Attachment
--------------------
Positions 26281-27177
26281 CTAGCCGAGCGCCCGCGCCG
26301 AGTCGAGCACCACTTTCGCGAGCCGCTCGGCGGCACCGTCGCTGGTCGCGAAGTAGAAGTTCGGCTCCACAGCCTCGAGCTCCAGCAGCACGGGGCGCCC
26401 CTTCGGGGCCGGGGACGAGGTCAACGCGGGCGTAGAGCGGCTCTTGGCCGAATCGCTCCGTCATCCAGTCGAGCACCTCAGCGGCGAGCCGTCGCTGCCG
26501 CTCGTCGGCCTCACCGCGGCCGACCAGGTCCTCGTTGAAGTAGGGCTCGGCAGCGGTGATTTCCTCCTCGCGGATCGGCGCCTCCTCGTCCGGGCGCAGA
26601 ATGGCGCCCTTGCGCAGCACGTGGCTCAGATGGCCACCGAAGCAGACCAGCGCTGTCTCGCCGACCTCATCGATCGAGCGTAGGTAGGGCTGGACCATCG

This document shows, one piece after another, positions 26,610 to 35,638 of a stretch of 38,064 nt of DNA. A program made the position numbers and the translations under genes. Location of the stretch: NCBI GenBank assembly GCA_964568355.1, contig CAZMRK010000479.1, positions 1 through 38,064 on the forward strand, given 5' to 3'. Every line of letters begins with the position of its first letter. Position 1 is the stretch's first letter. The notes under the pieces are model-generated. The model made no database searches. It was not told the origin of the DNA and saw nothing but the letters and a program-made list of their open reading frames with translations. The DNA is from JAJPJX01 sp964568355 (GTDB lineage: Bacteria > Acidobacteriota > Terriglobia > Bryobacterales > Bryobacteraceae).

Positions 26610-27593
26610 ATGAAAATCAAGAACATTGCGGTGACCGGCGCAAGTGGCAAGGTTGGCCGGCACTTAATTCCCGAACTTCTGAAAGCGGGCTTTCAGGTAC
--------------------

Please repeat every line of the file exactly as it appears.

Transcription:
Positions 26281-27177
26281 CTAGCCGAGCGCCCGCGCCG
26301 AGTCGAGCACCACTTTCGCGAGCCGCTCGGCGGCACCGTCGCTGGTCGCGAAGTAGAAGTTCGGCTCCACAGCCTCGAGCTCCAGCAGCACGGGGCGCCC
26401 CTTCGGGGCCGGGGACGAGGTCAACGCGGGCGTAGAGCGGCTCTTGGCCGAATCGCTCCGTCATCCAGTCGAGCACCTCAGCGGCGAGCCGTCGCTGCCG
26501 CTCGTCGGCCTCACCGCGGCCGACCAGGTCCTCGTTGAAGTAGGGCTCGGCAGCGGTGATTTCCTCCTCGCGGATCGGCGCCTCCTCGTCCGGGCGCAGA
26601 ATGGCGCCCTTGCGCAGCACGTGGCTCAGATGGCCACCGAAGCAGACCAGCGCTGTCTCGCCGACCTCATCGATCGAGCGTAGGTAGGGCTGGACCATCG

This document shows, one piece after another, positions 26,610 to 35,638 of a stretch of 38,064 nt of DNA. A program made the position numbers and the translations under genes. Location of the stretch: NCBI GenBank assembly GCA_964568355.1, contig CAZMRK010000479.1, positions 1 through 38,064 on the forward strand, given 5' to 3'. Every line of letters begins with the position of its first letter. Position 1 is the stretch's first letter. The notes under the pieces are model-generated. The model made no database searches. It was not told the origin of the DNA and saw nothing but the letters and a program-made list of their open reading frames with translations. The DNA is from JAJPJX01 sp964568355 (GTDB lineage: Bacteria > Acidobacteriota > Terriglobia > Bryobacterales > Bryobacteraceae).

Positions 26610-27593
26610 ATGAAAATCAAGAACATTGCGGTGACCGGCGCAAGTGGCAAGGTTGGCCGGCACTTAATTCCCGAACTTCTGAAAGCGGGCTTTCAGGTAC